The American Family as National Infrastructure
Darel Paul on why America’s social institutions require robust family policy
by Darel E. Paul
This article is a lightly edited version of a speech given to the conference “Restoring a Nation: The Common Good in the American Tradition” at Franciscan University of Steubenville, Steubenville, Ohio, October 7–8, 2022.
A popular typology of post–World War II welfare capitalism exists in the academic literature on political economy. Different national models are defined by the different character and combination of three universal social institutions: the state, the market, and the family. These institutions together form a “welfare regime” or, more stylistically, a “world of welfare capitalism.” As this popular approach goes, three distinct types exist: the social democratic regime typically represented by Sweden, the conservative regime whose exemplar is Germany and the liberal regime of which the United States is the archetype.
As a liberal country, the United States has a characteristically “residual” welfare state oriented towards the poor. This is so much the case that, among Americans, “welfare” is understood not as the aggregate well-being of society—the sum of social goods that is the common good of a people—but instead a collection of means-tested government transfer payments such as Medicaid, Temporary Assistance to Needy Families (TANF) and the Supplemental Nutrition Assistance Program (SNAP). In a liberal regime the middle class is not supposed to receive “welfare” from the state but should instead secure its well-being privately by means of the market and the family. Thus fundamental elements of social welfare such as health care, childcare, pensions and income in lieu of work should all derive from ones own labor remunerated through the labor market or from one’s familial attachment to such a worker. The state is meant to step in only at moments of market or family failure, and then to step away as soon as possible.
We are familiar with the importance of the market in a liberal welfare regime. The state calls the abstract and capacious “market” into existence through property and contract law, incorporation and central banking, transportation infrastructure and tax (dis)incentives. Labor markets are particularly important. Work has long been the shared normative fulcrum of the American political economy and remains so today. One might recall the defining feature of “welfare reform” in the 1990s being its strong work incentives.
We tend to pay far less attention to the family and how much a liberal welfare regime depends on its successful functioning. Even though the family produces less welfare in a postindustrial than an industrial economy, and less welfare in an industrial economy than an agricultural one, even in twenty-first-century America the family remains a fundamental site of the production of welfare services like childcare and education, meal preparation, cleaning, shopping, maintenance and repair, transportation and entertainment. It is also, of course, the preeminent site of welfare consumption for those we call “dependents”—members of society who do not, cannot and/or should not seek their material succor from the market.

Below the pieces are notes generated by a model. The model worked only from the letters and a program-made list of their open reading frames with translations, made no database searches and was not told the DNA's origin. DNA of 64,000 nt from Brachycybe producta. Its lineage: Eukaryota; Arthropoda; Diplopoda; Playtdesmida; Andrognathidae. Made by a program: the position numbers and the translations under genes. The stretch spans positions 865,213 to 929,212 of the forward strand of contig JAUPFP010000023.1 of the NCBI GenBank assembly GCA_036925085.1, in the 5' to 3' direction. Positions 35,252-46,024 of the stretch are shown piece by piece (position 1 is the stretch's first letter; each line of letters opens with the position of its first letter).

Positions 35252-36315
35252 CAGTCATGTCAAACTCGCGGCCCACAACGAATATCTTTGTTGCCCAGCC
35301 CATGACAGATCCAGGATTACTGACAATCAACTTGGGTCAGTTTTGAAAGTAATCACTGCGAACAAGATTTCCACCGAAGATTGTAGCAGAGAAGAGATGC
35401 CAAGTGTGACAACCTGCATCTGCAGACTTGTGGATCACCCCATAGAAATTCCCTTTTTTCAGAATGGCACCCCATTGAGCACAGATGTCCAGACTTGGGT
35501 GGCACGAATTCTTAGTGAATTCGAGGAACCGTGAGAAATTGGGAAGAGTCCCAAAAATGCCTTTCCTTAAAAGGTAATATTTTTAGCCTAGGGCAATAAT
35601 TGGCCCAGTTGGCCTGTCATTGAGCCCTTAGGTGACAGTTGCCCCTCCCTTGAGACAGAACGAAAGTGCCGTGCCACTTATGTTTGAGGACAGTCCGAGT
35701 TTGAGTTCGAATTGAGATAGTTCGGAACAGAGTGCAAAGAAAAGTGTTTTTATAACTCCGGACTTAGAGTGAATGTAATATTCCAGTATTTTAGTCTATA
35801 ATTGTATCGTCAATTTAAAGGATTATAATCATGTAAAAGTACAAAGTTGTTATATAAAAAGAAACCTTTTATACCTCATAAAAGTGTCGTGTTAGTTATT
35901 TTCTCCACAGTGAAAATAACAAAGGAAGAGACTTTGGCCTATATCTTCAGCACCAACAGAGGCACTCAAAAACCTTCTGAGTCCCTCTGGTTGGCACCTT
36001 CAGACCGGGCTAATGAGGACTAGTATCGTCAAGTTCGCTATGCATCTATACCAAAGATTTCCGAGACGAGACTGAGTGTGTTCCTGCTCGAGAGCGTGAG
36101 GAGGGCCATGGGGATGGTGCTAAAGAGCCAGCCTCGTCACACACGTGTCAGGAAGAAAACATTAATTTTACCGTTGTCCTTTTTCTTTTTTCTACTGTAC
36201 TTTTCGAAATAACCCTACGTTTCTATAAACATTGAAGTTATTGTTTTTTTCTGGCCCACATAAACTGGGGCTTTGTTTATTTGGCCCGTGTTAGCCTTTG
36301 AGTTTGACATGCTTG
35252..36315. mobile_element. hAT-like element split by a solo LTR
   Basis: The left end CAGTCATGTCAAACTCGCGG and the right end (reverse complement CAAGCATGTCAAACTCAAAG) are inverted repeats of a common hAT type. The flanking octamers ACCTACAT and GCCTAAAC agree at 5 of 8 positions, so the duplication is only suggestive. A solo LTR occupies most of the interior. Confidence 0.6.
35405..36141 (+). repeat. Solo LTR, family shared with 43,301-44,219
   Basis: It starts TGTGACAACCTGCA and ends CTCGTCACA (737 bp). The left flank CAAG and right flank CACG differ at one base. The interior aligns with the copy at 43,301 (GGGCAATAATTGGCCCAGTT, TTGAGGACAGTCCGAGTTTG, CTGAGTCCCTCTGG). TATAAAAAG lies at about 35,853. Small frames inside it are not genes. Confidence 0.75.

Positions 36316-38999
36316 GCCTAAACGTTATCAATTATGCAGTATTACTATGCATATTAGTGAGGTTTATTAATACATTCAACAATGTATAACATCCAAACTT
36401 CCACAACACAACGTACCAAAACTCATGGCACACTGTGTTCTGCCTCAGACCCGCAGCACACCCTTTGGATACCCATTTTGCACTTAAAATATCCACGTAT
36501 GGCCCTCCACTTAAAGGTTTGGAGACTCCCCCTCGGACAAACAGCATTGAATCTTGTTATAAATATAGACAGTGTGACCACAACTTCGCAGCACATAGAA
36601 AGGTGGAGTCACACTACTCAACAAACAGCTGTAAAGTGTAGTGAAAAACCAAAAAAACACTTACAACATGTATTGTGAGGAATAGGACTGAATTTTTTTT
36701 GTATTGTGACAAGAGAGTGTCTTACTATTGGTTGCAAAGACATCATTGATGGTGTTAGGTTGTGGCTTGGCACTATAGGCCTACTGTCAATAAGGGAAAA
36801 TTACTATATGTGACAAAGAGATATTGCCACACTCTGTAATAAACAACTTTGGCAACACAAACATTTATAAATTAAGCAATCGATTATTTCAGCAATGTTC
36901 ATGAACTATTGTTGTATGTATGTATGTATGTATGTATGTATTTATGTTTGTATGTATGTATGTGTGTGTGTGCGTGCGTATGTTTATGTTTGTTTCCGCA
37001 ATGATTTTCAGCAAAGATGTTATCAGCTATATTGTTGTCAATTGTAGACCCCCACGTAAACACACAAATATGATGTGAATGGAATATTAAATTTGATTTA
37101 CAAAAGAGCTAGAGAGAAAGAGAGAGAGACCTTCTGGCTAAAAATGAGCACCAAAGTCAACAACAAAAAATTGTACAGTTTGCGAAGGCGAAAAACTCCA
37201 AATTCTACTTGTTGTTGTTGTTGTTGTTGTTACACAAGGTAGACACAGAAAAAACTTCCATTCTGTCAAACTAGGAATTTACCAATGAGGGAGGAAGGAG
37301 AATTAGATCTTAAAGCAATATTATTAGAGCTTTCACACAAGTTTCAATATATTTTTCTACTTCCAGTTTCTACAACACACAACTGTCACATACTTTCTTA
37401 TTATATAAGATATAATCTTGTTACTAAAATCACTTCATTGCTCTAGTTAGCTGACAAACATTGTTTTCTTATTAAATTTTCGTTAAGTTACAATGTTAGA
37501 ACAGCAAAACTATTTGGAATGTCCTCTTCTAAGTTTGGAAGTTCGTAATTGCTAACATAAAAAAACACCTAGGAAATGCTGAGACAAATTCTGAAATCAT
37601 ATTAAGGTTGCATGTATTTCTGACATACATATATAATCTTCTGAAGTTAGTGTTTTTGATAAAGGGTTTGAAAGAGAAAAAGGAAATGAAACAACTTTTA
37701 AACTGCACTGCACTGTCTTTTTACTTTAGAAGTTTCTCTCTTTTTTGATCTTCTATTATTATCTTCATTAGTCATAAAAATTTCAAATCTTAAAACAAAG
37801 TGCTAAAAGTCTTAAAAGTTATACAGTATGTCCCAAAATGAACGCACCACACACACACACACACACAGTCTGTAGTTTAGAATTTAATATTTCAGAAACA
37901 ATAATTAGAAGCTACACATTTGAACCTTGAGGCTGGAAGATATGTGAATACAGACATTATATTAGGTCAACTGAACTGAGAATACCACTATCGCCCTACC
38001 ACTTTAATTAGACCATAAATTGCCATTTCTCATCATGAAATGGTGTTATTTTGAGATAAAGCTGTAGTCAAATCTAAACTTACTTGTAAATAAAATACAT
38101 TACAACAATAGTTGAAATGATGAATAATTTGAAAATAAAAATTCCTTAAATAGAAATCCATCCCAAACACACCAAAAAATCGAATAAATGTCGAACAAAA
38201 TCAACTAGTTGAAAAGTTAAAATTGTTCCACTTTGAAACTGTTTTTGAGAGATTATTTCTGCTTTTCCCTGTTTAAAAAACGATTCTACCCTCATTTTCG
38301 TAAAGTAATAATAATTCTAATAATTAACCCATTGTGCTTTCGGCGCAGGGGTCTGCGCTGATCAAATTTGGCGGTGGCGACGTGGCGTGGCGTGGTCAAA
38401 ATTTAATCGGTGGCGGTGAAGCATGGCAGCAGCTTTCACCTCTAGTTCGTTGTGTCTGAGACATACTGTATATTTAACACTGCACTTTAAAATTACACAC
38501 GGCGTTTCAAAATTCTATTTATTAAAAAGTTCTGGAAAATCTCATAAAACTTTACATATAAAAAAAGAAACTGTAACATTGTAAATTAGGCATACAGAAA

While the liberal state mainly finds the family already in existence and treats it as a spontaneous association of the private sphere, this laissez-faire approach hides a powerful implicit familism. To keep members of society out of poverty and off “welfare,” the family is expected to generate welfare even as the state takes little initiative in actively cultivating the ability of the family to perform this central function. The family is also expected to generate essential public goods, as mundane as the funding of Social Security and as profound as the moral education and continuation of the community itself.
Perhaps once we could reasonably assume that the family would uncomplicatedly reproduce itself, that “private” and “local” institutions such as churches, neighborhoods and voluntary societies, would perform what support was required to ensure that the family would persist, that it would both produce welfare in the present and the continuation of the society itself into the future. Today, however, the liberal laissez-faire approach to the family is falling woefully short. The evidence has become overwhelming, not only at the bottom of society among those for whom the residual welfare state exists, but throughout all of society. The American family is not merely challenged to produce its customary degree of welfare. It is increasingly beleaguered simply in the process of reproducing itself.
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